Translated from the French by Geoffrey Strachan
“He pours himself another whiskey, downs it with the grimace of one who has seen through the universal grubbiness of human nature, but, at the same time, with a writer’s reflex, observes himself and finds his own posture false and exaggerated.”
Andrei Makine’s novel begins by summoning the works of Chekhov in the narrator’s consciousness, a Russian voice that toys with his thoughts as he analyzes his doomed relationship with Lea, a woman thirty years younger who has decided to leave him. Chekhov becomes the touchstone that Shutov, our protagonist, keeps returning to, as both emblematic of his own career as a writer but also as a way of remembering Russia. Yet, he’s not necessarily a fan…the Russia he remembers, while now in Paris, is far more brutal than a toboggan ride with a girl named Nadenka.
The end of his relationship leaves him hungering for change, a return to something familiar, so he immediately books a trip to St. Petersburg, in order to reunite with an old lover there. Romantic in theory, but implausible once he arrives. Everything he’s known has changed, and it seems as if Shutov can only look outward at the momentous shifts. For one thing, what he remembers was Leningrad, the Siege, and the hunger of the Russian people just to survive. Now in St. Petersburg, excess is everywhere, and the conspicuous consumption and materialism of New Russia shocks him:
“This is the kind of apartment, the type of food, which in the Soviet era the Russians used to picture when they spoke of the West…And here it is, they have re-created a quintessence of the West that he himself never really experienced in the West at all. A paradox….”
His visit is unfortunately timed during the tercentenary celebrations, with heads of state from all over the world in attendance and with carnivals, parades, and general wildness taking over St. Petersburg. Rather than celebrating, he sees the crowds as chloroformed and participating in a mass “exorcism”. It’s in this position that the novel’s central question is exposed: is it better to celebrate a time wherein Chekhov wrote of rides in the snow and romantic pursuits, or to focus on the horror of the Gulag and the survival of the Russian people to overcome? Or, to leave both behind without a glance and focus on only what is new? It seems that Shutov is lost between these three time periods and can’t find one that fits.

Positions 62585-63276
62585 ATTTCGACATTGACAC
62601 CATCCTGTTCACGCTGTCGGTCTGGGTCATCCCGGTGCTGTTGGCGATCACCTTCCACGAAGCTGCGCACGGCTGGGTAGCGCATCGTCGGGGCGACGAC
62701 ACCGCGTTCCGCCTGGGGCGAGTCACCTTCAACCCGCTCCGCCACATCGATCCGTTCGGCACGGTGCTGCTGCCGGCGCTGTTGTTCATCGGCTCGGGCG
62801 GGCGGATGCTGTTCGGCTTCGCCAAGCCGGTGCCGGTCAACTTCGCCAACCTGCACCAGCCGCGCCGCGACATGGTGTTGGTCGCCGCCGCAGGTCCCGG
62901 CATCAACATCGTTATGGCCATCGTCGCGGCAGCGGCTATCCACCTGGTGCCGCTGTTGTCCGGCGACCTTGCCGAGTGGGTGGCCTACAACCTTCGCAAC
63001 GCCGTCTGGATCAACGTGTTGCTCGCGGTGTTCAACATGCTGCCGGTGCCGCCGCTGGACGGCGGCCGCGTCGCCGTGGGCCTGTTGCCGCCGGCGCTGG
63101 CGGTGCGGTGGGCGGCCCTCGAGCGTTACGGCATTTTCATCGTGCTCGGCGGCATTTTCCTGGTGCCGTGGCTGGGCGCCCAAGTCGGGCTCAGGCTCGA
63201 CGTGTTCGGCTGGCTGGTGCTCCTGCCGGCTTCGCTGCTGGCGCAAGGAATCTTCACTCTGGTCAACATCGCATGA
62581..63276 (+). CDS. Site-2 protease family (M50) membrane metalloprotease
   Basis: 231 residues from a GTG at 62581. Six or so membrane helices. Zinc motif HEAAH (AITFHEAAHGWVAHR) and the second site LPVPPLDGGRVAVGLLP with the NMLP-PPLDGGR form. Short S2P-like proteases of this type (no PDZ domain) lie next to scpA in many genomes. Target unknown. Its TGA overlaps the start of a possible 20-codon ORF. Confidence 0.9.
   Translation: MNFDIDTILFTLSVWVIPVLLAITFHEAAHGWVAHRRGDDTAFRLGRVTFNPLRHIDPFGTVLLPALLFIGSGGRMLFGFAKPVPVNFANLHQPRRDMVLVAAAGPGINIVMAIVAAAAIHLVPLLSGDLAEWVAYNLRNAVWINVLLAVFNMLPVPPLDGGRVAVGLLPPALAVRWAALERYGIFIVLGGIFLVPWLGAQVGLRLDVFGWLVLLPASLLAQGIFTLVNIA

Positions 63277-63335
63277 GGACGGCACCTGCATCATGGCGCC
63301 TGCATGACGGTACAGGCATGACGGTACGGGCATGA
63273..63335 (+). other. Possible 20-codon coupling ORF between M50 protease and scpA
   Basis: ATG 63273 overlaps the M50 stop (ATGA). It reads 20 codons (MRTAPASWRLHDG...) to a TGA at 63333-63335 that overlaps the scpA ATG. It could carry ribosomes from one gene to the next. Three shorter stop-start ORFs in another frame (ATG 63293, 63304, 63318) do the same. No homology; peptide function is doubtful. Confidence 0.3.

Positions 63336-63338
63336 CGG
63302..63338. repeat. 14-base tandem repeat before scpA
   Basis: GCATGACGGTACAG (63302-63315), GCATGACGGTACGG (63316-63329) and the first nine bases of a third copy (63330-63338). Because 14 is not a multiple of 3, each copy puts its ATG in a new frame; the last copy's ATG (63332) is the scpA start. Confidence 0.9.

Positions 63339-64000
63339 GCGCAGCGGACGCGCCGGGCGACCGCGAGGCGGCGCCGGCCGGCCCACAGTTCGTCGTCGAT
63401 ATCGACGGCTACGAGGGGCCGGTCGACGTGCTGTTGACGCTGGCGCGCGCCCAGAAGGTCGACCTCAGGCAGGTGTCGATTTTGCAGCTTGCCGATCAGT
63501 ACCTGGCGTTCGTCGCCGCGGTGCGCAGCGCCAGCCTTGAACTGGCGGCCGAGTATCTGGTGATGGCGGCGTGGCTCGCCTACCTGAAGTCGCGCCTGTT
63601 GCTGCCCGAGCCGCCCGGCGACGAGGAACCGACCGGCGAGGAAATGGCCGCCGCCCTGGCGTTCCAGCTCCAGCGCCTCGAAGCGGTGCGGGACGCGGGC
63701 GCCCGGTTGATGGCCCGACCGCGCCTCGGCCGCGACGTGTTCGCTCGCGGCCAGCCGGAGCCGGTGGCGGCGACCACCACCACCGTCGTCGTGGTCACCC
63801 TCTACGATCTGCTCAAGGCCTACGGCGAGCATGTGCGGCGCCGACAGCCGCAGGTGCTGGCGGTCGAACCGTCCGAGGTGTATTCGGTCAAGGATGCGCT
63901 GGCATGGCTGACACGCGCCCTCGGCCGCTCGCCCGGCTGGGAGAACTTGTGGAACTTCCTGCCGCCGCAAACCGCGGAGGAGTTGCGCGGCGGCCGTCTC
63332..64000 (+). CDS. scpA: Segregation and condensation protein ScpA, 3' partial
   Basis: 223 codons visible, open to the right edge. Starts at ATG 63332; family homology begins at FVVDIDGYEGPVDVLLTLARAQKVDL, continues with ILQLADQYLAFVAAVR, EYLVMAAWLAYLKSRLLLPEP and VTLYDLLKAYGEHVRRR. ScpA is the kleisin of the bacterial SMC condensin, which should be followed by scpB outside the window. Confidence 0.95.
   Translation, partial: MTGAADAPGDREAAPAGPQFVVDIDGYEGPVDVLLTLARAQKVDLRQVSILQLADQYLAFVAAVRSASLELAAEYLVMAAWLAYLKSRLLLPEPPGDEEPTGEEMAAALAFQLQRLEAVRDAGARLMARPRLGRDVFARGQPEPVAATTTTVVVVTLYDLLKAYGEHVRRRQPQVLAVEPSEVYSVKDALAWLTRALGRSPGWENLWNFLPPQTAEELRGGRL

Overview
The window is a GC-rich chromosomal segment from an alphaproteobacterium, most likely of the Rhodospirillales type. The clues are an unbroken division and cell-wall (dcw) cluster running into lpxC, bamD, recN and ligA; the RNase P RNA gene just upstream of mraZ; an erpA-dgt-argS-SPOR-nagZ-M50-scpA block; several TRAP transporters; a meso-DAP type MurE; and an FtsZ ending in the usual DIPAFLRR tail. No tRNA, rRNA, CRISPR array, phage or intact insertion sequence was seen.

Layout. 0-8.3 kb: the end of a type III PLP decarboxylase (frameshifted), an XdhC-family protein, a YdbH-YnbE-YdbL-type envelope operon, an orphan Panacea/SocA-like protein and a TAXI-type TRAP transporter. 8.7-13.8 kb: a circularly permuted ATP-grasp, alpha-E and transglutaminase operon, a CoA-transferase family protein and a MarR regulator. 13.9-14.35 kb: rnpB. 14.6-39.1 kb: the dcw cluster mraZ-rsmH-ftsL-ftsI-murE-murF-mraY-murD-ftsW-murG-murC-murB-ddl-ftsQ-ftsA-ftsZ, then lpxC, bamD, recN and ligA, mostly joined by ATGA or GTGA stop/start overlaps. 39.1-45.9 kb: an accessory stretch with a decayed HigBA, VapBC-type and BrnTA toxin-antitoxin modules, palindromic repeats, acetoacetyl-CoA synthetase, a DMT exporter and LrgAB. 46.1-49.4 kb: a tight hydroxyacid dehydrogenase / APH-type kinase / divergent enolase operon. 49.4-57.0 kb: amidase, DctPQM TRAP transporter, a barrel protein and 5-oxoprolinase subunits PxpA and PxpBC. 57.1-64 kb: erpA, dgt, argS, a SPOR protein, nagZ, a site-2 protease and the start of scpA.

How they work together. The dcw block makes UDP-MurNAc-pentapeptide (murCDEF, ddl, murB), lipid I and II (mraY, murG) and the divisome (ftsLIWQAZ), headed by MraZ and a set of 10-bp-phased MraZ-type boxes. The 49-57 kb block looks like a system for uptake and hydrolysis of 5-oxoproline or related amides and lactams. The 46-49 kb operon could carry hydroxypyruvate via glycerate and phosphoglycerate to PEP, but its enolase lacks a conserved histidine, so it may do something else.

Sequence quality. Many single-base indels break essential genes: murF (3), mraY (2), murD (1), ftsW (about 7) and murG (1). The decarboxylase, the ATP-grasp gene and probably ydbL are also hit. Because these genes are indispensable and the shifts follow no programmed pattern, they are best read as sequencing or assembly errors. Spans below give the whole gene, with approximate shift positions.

Much of the story line involves writing and publishing, and Shutov questions how these relate to modern history:
“Wisdom after the event...in the old days a collection of poems could change your life, but a single poem could also cost the life of its author. Lines of verse carried the weight of long sentences north of the Arctic Circle where so many poets died…
He imagines Vlad’s mocking reply: ‘And you think that was good?’ There it is. A naïve question like this is hard to counter. Why should the Gulag be a criterion of good literature? And suffering a measure of authenticity?....To these young Russians no book is forbidden now. They travel the world, they are well fed, well educated, free of complexes…And yet they lack something.”
Were it only his dilemma of place, the novel would probably get dull quickly. In fact, at times he does seem awfully bleak. But Makine adjusts the flow by bringing in another story, one that ties the three ages of Russian life that Shutov can’t abide into one narrative, shifting us into the story of an elderly man soon to go into a rest home that has been on the periphery of the story since its beginning. Finally (one thinks), the old man Volsky begins to tell another story, a love story of sorts, of his own with a young woman named Mila just before the Siege began. This is the story that connects all the dots that Shutov has been marking, while still leaving ambiguities for the reader to figure out.
Makine’s novel isn’t just about the state of Russia now, but looks at the position of relationships over time, and at the nature of age, in a similar three-stage layout. For example, Lea and Vlad are both youthful counterpoints to his middle-age, while Volsky stands in as the third age. Each action of these characters corresponds in many ways to the historical ages he presents for Russia. There are even levels to relationships by location: street views, balcony views, and within the innermost apartment homes and hotels that Yana owns. It’s no coincidence that Shutov begins the novel living in an attic in Paris with Lea, only to find himself in a spacious apartment in St. Petersburg and then back to his ‘dovecote’ in Paris. The changes he is slowly acknowledging fall into the same path as these locations.
The novel is lovely and atmospheric, but at times, the character of Shutov becomes more curmudgeonly than is appealing. He’s so dismissive of any changes, even positive ones, that his point of view becomes tiresome. It comes as a relief when Volsky begins his story within the story. When Shutov reappears, it’s with a more empathetic understanding of the very changes he was fighting against. The weightiness of the subject matter makes for serious reflection on change on other levels too: familial, political, and cultural.
Special thanks to Graywolf Press for the Advance Review Copy.
This title released yesterday.